The 1″ sensor in these cameras offers more control over depth of field than more common compact cameras. Of course these capabilities are still limited compared to APS-C and full frame cameras. Nevertheless, the results are still very good for a camera in such a small package.
All three cameras have a bright F2.8 aperture at their maximum focal length. However, the maximum focal length itself is slightly different at 70mm for the RX100 IV, 85mm for the DL24-85 and 100mm for the G7X II. A longer focal length causes increased compression, which leads to more background blur. In this category the Canon is the clear winner. See it for yourself below.
A sample portrait of the original G7X at 100mm F2.8.
A sample portrait of the RX100 III at 70mm F2.8.
Other bits and pieces
Of course there are more differences than can be covered in this post. So here you have some more random bits.
Video is an area where the Canon lacks behind. So keep that in mind when video is important to you. The other two cameras feature 4K recording, and various high-speed options as well. The most impressive is the Sony RX100 IV, which can shoot short video’s up to 1000FPS for super slow-motion.
All three cameras have an adequate autofocus system. However, the Nikon is on a different level with a hybrid combination between both phase detection and contrast detection. The system has a whopping 171 focus points. One more point for the Nikon. Another plus is that the DL24-85 has a very short minimum focus distance, so that it is capable to do a very impressive 1:1 macro.
Both Nikon and Sony feature an electronic shutter, which is required for their high speed video capabilities as well. The Canon is the only one with just a mechanical shutter, and has a much longer maximum shutter time of 1/2000. However for photography, this should not be a limitation due to the built-in ND filter.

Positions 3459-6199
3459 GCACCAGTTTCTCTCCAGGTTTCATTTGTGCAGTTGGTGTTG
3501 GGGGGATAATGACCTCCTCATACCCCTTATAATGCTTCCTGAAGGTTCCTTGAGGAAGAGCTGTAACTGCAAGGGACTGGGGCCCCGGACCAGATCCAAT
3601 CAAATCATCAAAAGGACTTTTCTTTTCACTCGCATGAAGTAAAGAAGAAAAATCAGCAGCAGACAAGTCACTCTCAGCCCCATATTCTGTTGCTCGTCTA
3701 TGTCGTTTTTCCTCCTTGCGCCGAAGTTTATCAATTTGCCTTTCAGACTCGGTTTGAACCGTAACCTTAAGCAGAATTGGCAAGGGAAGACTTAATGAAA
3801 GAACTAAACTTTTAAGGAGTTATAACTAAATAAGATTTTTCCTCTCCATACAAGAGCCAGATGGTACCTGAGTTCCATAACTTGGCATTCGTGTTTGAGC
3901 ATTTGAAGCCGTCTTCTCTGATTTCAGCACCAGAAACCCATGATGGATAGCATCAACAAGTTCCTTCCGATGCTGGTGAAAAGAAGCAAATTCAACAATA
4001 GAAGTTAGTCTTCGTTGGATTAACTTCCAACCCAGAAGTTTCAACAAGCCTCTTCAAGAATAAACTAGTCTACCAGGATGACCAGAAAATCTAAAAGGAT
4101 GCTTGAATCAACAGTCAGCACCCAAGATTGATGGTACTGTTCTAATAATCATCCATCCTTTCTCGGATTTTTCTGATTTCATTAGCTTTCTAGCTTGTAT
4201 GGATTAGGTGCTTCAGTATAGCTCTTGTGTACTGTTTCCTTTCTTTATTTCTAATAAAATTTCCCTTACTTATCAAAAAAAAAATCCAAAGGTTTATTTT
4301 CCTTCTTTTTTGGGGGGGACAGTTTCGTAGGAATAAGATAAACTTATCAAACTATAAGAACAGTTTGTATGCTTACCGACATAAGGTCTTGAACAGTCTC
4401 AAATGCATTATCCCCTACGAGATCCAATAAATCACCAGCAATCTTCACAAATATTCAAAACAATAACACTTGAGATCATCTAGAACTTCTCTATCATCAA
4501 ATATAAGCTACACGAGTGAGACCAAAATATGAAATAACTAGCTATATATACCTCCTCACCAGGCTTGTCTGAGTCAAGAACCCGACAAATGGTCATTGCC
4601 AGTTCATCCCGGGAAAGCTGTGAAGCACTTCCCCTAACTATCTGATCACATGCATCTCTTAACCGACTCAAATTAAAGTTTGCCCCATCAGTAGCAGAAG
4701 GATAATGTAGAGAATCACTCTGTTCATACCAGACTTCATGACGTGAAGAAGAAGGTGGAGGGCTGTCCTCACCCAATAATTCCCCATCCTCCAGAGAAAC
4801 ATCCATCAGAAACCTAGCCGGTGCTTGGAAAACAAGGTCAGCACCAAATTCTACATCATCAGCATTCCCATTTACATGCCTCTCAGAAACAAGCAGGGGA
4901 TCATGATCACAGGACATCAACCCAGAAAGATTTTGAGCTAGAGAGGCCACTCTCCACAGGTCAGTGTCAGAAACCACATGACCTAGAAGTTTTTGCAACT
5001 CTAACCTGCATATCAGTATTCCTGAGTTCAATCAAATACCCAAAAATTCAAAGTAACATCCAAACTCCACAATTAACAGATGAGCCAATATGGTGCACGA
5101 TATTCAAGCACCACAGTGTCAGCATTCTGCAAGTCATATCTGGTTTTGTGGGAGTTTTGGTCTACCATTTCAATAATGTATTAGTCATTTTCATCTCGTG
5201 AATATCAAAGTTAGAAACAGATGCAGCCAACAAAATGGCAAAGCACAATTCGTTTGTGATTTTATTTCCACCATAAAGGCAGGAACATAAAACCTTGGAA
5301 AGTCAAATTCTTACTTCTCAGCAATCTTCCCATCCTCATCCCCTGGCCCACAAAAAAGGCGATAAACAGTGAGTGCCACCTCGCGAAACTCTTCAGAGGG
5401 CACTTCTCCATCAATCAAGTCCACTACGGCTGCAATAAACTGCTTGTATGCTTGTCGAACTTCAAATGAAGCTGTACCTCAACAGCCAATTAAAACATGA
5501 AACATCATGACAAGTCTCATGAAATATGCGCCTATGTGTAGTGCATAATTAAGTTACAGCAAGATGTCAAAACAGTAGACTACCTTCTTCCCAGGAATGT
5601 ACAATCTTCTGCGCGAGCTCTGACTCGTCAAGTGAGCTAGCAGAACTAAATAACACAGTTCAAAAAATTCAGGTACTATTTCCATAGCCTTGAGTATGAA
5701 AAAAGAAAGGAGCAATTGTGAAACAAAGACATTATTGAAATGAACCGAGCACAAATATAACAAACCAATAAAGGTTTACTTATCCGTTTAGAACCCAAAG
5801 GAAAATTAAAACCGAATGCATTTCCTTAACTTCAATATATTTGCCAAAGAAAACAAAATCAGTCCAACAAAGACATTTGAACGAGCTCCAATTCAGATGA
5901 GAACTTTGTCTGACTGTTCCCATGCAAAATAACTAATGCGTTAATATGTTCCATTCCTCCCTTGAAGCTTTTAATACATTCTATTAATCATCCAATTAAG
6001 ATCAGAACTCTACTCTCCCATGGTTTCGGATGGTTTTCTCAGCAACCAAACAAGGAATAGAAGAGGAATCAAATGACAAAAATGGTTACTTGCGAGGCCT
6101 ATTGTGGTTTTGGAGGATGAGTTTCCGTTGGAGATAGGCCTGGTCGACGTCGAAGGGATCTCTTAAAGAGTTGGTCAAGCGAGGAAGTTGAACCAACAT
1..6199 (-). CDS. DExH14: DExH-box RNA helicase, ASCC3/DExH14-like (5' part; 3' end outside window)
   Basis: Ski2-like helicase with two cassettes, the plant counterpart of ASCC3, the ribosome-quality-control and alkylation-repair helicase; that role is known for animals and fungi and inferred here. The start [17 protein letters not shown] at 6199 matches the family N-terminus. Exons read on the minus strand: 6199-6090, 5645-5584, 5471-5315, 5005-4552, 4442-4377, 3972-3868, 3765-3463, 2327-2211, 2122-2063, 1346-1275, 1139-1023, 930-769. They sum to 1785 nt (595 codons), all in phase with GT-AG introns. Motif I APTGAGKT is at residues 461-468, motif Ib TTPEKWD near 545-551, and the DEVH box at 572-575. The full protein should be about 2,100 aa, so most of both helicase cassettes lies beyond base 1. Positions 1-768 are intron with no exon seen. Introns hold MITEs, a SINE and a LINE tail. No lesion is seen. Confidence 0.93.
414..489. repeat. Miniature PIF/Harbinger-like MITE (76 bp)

Built-in ND filter
All three cameras feature a built-in ND filter. The filter in the original G7X could only be engaged manually, but there is reason to believe that this can be done automatically as well in the mark II, since this is also possible in the more recent G5X.
High Speed Burst
All cameras have adequate high burst speeds. The Canon is much improved over its predecessor and now features 8FPS in RAW. The Nikon can go as high as an incredible 60FPS. An interesting feature of the DL24-85 is that it can also start the burst before you press the shutter to make sure you will not miss the decisive moment.
The price of the Sony is somewhat higher than the price of its two more recent competitors. I guess that the main difference that causes this difference is the built-in electronic viewfinder, and the slightly more sophisticated sensor. Whether this is worth its price tag is for you to decide.
I hope this post helps you in understanding the differences and similarities between these three cameras. What camera is best for you depends on your personal priorities, and the weight you put on the different specifications. As you can see the cameras differ more than it seems at first. Which one is your favorite?
Of course there are more cameras with a lot of similarities, such as the Canon Powershot G5X, which includes a viewfinder, but is somewhat larger. Or the Nikon DL18-50 which has a very interesting wide angle focal range. However, I believe that the three cameras here will be the closest competitors in the 1″ sensor field.
Did you find any differences in addition to the ones mentioned here? Please share them in the comments below! I will also update this article if required.